The term “iliopsoas muscle” is used to describe one functional unit composed of two muscles; the iliacus muscle and the psoas major muscle, both acting together as the major flexor muscles of the hip.
In this tutorial, we will look at the origin, insertion, innervation, and action of both of these muscles.
Origin (proximal attachment):
Iliac fossa of the hip bone (Os Coxae).
Insertion (distal attachment):
Femoral nerve (L2-L3).
Origin (proximal) attachments:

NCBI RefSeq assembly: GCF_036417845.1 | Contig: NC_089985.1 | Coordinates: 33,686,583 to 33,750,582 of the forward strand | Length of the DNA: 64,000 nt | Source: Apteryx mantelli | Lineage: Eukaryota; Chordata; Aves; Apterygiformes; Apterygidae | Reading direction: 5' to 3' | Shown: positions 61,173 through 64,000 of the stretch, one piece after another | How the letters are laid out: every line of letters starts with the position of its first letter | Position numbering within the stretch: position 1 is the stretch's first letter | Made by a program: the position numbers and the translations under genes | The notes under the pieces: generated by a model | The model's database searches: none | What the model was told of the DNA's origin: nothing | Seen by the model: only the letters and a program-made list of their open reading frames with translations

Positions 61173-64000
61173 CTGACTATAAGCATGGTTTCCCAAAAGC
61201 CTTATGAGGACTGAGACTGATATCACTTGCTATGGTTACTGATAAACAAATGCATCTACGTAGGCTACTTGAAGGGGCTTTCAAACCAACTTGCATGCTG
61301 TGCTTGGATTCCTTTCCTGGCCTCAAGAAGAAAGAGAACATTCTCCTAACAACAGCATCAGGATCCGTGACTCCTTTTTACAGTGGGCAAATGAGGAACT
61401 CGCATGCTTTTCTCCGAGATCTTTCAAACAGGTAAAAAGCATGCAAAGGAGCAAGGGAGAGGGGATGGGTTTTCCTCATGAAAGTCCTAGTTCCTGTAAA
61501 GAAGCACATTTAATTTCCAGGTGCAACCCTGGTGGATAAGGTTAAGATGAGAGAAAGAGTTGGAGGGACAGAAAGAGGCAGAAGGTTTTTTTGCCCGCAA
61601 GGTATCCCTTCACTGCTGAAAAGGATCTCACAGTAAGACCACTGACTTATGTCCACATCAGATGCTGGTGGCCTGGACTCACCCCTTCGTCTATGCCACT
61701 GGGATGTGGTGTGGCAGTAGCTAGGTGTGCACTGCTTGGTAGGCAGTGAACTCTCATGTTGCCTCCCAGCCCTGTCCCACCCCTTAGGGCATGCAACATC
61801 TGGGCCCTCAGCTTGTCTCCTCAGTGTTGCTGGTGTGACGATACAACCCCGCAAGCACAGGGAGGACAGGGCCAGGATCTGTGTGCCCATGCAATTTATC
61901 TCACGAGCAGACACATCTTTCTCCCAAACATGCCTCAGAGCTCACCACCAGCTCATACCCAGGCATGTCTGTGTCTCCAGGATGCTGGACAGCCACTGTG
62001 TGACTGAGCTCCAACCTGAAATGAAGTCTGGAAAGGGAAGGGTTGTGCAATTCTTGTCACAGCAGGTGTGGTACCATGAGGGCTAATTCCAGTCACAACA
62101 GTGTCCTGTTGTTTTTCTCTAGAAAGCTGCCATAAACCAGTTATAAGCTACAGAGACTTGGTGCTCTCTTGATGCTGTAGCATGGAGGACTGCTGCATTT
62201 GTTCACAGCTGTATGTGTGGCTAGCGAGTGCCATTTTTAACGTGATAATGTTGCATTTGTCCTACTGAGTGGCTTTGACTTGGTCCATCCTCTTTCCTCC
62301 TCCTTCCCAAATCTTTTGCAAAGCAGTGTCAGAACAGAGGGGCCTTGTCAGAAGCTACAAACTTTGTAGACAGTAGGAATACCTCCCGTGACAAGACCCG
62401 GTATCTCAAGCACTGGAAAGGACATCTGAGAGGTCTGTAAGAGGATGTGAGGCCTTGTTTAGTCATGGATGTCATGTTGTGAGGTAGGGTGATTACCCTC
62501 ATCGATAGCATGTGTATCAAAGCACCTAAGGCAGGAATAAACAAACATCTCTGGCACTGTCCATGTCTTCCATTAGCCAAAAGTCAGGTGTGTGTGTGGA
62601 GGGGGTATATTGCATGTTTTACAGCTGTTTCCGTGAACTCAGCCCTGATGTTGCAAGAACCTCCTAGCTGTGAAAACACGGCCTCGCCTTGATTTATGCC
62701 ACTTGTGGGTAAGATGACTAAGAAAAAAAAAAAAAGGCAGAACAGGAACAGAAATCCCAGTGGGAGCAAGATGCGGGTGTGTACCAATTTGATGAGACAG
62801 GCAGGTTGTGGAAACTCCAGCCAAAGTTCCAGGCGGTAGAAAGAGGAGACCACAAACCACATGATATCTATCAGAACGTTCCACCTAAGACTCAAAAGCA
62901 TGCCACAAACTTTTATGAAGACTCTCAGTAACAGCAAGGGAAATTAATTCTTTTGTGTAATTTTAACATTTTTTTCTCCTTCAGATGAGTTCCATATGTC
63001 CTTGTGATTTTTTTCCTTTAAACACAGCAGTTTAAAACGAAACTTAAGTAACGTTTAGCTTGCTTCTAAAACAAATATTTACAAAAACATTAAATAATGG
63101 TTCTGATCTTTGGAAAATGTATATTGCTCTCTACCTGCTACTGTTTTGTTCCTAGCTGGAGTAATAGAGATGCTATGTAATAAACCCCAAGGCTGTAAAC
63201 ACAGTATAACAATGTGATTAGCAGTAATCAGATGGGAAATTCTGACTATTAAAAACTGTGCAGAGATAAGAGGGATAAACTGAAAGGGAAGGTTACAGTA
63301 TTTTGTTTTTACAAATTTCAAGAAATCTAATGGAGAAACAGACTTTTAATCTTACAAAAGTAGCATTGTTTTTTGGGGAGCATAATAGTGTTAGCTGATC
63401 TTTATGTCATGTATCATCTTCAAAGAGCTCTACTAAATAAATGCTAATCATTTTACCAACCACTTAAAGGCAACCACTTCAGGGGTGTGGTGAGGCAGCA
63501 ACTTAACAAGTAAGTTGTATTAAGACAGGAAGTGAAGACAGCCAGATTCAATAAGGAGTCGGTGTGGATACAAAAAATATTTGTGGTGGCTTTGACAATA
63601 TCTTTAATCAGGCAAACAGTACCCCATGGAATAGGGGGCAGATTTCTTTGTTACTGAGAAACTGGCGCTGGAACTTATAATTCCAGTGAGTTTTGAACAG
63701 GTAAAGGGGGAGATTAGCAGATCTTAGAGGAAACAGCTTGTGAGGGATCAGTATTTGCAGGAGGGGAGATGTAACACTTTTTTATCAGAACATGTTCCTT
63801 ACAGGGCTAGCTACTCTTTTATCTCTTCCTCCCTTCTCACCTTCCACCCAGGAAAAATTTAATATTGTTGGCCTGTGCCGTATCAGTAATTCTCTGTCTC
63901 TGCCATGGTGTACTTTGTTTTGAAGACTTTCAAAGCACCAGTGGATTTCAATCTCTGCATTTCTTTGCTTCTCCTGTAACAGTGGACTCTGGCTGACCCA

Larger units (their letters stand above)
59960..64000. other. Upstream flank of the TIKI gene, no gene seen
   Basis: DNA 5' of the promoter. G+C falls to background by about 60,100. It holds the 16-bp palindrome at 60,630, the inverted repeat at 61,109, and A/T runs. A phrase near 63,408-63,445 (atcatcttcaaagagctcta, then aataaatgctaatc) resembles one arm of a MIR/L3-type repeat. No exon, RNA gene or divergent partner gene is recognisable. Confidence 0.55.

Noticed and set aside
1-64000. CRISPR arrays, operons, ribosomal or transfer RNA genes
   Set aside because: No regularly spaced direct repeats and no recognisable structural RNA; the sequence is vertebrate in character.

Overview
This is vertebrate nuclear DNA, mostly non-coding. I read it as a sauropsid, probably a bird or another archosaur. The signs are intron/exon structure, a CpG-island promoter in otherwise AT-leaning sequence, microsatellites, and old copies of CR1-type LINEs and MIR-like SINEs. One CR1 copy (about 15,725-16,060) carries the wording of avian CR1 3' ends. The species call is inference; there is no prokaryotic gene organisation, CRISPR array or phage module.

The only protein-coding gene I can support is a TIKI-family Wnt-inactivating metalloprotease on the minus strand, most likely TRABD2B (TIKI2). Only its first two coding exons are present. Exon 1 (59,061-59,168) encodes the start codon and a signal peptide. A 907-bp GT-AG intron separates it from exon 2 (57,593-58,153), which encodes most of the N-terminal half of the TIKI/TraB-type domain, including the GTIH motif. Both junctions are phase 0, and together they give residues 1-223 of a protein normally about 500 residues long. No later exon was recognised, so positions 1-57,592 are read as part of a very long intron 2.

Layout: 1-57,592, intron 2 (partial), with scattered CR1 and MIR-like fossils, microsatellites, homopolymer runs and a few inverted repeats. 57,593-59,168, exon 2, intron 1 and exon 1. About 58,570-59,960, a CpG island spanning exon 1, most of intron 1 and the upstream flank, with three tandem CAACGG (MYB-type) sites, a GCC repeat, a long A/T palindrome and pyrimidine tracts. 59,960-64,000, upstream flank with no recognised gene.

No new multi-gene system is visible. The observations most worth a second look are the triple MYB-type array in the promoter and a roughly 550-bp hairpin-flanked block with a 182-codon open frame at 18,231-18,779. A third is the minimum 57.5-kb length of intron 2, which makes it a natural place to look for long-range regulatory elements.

Vertebral bodies and transverse processes of T12-L4, Intervertebral discs between T12-L4, Costal processes of L1-L5 vertebrae.
Insertion (distal) attachments:
It forms a strong tendon with the Iliacus muscle, inserting into the lesser trochanter of femur.
Solidify your knowledge of the anatomy of the back muscles with more in-depth articles.
Anterior (ventral) rami of lumbar plexus (L1-L3).
Action of Iliopsoas
- Flexes thigh at the hip joint.
- Laterally rotates thigh at the hip joint.
Furthermore, the iliopsoas muscle is an important postural muscle, helping in standing, walking, and running.
Muscles That Act On The Anterior Thigh (From The Hip)